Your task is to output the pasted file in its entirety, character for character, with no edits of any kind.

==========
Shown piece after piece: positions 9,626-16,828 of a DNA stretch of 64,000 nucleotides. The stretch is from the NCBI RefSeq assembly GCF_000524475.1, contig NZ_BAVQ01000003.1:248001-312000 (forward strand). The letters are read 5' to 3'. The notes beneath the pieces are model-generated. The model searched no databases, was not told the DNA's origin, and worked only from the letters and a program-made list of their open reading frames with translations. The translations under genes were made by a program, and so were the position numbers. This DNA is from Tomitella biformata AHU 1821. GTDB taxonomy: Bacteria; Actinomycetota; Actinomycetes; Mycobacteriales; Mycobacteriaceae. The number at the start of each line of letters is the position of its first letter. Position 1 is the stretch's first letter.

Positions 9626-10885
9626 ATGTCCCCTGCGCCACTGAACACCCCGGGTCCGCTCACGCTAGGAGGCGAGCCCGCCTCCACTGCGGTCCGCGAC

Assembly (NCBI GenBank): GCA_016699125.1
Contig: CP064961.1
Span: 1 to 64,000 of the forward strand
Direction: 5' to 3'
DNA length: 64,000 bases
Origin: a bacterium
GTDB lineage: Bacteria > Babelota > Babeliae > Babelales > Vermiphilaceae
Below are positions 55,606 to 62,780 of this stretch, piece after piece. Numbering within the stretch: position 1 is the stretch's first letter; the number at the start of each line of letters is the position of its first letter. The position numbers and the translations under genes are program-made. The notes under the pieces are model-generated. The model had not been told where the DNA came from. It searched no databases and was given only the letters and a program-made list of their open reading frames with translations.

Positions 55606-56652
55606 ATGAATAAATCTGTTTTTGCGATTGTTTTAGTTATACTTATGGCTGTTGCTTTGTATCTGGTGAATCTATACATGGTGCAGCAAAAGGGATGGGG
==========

Shown piece after piece: positions 9,626-16,828 of a DNA stretch of 64,000 nucleotides. The stretch is from the NCBI RefSeq assembly GCF_000524475.1, contig NZ_BAVQ01000003.1:248001-312000 (forward strand). The letters are read 5' to 3'. The notes beneath the pieces are model-generated. The model searched no databases, was not told the DNA's origin, and worked only from the letters and a program-made list of their open reading frames with translations. The translations under genes were made by a program, and so were the position numbers. This DNA is from Tomitella biformata AHU 1821. GTDB taxonomy: Bacteria; Actinomycetota; Actinomycetes; Mycobacteriales; Mycobacteriaceae. The number at the start of each line of letters is the position of its first letter. Position 1 is the stretch's first letter.

Positions 9626-10885
9626 ATGTCCCCTGCGCCACTGAACACCCCGGGTCCGCTCACGCTAGGAGGCGAGCCCGCCTCCACTGCGGTCCGCGAC

Assembly (NCBI GenBank): GCA_016699125.1
Contig: CP064961.1
Span: 1 to 64,000 of the forward strand
Direction: 5' to 3'
DNA length: 64,000 bases
Origin: a bacterium
GTDB lineage: Bacteria > Babelota > Babeliae > Babelales > Vermiphilaceae
Below are positions 55,606 to 62,780 of this stretch, piece after piece. Numbering within the stretch: position 1 is the stretch's first letter; the number at the start of each line of letters is the position of its first letter. The position numbers and the translations under genes are program-made. The notes under the pieces are model-generated. The model had not been told where the DNA came from. It searched no databases and was given only the letters and a program-made list of their open reading frames with translations.

Positions 55606-56652
55606 ATGAATAAATCTGTTTTTGCGATTGTTTTAGTTATACTTATGGCTGTTGCTTTGTATCTGGTGAATCTATACATGGTGCAGCAAAAGGGATGGGG